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Moment of Inertia of rectangular plate

by shizzle
Tags: inertia, moment, plate, rectangular
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shizzle
#1
Dec17-04, 02:57 PM
P: 21
How do i find using integrals, I of a rectangular plate with sides a and b with respect to side b?

I know i have to use the equation I = integral of (a^2 dm) and i know
density = m/ab but i'm having trouble figuring out the mass element. Can someone tell me what the mass element is? and walk me through how to find I from that point?
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krab
#2
Dec17-04, 03:09 PM
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It's not integral of a^2 dm; it is integral of r^2 dm, where r goes from 0 to a. dm is the mass of the increment between r and r+dr.
shizzle
#3
Dec17-04, 03:15 PM
P: 21
Thanks, you're right. Its r^2 dm. I'm still not sure what dm will be in this case though. I'm thinking...rho*a*db? or is it rho*a*da? I'm really confused.

dextercioby
#4
Dec17-04, 03:25 PM
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Moment of Inertia of rectangular plate

Quote Quote by shizzle
Thanks, you're right. Its r^2 dm. I'm still not sure what dm will be in this case though. I'm thinking...rho*a*db? or is it rho*a*da? I'm really confused.
If u're calculating the moment of inertia wrt to side "b",then u should apply the definiton.By "rho" i assume u meant superficial mass density of the plate which is obviously [itex] \frac{m}{ab} [/tex].Find the mass of an element of surface of rectangular shape which has the width "dr" and the length "b".Then integrate the final result (after making all mutiplications) from 0 to "a".

Daniel.

EDIT:I maybe wrong,though.I haven't done such calculations in years.
shizzle
#5
Dec17-04, 04:07 PM
P: 21
from following your suggestions, this is what i have so far:

I = integral (r^2) *dm
rho = m/ad
dm = rho*b*dr
therefore, I = r^2 * rho*b*dr

If you integrate this from 0 to a, you get
I = (m*a^2)/3b

Could someone please check this and let me know if this makes sense?
dextercioby
#6
Dec17-04, 04:15 PM
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Quote Quote by shizzle
from following your suggestions, this is what i have so far:

I = integral (r^2) *dm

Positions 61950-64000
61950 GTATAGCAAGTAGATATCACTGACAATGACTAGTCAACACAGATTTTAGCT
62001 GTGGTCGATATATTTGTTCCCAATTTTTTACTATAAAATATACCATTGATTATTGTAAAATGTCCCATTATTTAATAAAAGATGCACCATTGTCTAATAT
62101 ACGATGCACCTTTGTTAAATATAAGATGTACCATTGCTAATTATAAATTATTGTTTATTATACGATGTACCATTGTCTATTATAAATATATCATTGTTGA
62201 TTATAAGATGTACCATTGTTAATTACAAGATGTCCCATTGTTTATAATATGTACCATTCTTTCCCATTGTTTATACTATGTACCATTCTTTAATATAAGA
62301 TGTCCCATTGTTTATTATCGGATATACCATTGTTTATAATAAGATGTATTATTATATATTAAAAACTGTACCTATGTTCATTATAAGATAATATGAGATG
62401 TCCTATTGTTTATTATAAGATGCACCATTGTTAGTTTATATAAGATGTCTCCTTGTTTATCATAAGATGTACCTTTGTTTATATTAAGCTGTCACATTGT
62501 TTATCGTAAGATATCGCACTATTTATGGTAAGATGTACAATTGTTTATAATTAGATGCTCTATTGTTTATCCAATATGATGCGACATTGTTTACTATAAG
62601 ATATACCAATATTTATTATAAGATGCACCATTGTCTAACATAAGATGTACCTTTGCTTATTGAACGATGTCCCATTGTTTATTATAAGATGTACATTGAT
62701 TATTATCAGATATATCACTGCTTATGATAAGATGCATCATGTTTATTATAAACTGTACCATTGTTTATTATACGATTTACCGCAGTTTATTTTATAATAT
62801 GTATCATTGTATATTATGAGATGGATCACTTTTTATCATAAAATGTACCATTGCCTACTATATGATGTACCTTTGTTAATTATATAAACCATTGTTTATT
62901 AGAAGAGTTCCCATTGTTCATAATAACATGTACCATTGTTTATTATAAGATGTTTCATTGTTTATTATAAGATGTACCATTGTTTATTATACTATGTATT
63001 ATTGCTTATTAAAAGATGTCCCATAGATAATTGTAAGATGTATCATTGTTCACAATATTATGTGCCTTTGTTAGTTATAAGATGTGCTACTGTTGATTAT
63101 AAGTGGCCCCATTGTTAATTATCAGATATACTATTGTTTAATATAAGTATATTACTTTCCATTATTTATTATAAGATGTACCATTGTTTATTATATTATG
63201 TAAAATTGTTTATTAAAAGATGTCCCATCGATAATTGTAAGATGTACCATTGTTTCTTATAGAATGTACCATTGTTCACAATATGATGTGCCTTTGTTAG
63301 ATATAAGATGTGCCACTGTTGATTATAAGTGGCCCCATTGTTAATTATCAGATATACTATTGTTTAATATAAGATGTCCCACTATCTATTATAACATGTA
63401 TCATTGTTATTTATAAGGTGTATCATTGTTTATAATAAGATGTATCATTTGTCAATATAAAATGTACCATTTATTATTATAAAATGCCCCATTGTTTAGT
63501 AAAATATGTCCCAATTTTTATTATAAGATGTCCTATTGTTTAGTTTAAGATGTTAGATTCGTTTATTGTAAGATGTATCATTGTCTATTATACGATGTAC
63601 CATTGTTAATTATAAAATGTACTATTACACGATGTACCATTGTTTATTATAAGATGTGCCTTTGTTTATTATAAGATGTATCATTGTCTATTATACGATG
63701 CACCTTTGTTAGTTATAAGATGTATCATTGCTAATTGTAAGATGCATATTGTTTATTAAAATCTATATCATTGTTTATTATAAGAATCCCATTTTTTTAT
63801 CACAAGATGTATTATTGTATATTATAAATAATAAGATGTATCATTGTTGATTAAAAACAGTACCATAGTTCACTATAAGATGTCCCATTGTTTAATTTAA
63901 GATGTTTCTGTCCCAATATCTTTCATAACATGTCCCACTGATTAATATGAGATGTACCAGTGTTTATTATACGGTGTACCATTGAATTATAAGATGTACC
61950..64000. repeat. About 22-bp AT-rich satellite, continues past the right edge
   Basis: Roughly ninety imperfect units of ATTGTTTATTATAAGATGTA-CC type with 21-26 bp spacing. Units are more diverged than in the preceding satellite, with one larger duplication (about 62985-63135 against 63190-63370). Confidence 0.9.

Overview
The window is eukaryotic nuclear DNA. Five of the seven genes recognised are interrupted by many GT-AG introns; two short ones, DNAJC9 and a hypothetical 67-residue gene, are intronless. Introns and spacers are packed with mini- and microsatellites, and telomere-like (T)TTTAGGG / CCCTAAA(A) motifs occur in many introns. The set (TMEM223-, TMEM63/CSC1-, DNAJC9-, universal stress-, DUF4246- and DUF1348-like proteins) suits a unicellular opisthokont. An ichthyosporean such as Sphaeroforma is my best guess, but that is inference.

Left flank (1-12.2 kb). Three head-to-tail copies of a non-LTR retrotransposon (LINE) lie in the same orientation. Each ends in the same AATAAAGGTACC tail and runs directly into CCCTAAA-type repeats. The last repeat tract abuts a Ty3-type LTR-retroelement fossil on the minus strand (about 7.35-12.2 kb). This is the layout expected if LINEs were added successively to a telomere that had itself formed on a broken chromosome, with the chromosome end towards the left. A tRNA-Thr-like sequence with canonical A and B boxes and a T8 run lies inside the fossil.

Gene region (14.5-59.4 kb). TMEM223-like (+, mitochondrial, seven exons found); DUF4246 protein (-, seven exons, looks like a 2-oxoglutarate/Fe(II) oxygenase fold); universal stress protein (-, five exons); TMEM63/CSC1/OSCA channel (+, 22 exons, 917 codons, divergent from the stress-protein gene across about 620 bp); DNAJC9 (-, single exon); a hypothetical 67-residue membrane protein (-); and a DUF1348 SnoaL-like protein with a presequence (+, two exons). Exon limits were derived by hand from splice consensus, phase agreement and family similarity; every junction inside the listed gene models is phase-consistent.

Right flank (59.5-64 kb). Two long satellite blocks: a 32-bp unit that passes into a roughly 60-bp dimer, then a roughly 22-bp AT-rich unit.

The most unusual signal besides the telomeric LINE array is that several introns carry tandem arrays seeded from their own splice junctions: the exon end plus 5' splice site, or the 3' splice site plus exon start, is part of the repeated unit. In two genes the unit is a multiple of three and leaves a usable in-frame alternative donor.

rho = m/ad
dm = rho*b*dr
therefore, I = r^2 * rho*b*dr

If you integrate this from 0 to a, you get
I = (m*a^2)/3b

Could someone please check this and let me know if this makes sense?
I underlined the wrong part of your work.

Daniel.
shizzle
#7
Dec17-04, 04:25 PM
P: 21
The first underlined part was a typo and should read:
rho = m/ab. anyway, lets try this again:

I = integral (r^2) *dm
rho = m/ab
dm = rho*b*dr
therefore, dI = r^2 * rho*b*dr. plugging in rho we get
dI = (r^2 * m *b*dr )/ab

If you integrate this from 0 to a, you get
I = (m*a^2)/3

yay!! i think i got it. Someone please confirm:)
dextercioby
#8
Dec17-04, 04:32 PM
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Quote Quote by shizzle
The first underlined part was a typo and should read:
rho = m/ab. anyway, lets try this again:
I = integral (r^2) *dm
rho = m/ab
dm = rho*b*dr
therefore, dI = r^2 * rho*b*dr. plugging in rho we get
dI = (r^2 * m *b*dr )/ab
If you integrate this from 0 to a, you get
I = (m*a^2)/3
yay!! i think i got it. Someone please confirm:)
Yap,it's okay.This time. It's quite curious it doesn not depend on both sides of the rectangle,right??But that's not weird,because you've chosed as rotation axis one of the sides of the rectangle.So that side (the length of it) does not enter the final result.If your rotation axis would have been different from any of the rectangle's sides,both sides would have made it through the final expression.U can convince of that by computing the MI for an axis which is perpendicular on the plane of the rectangle and passes thrugh any point of the rectangle.Both "a" and "b" will be in the final result.

Daniel.
shizzle
#9
Dec17-04, 07:40 PM
P: 21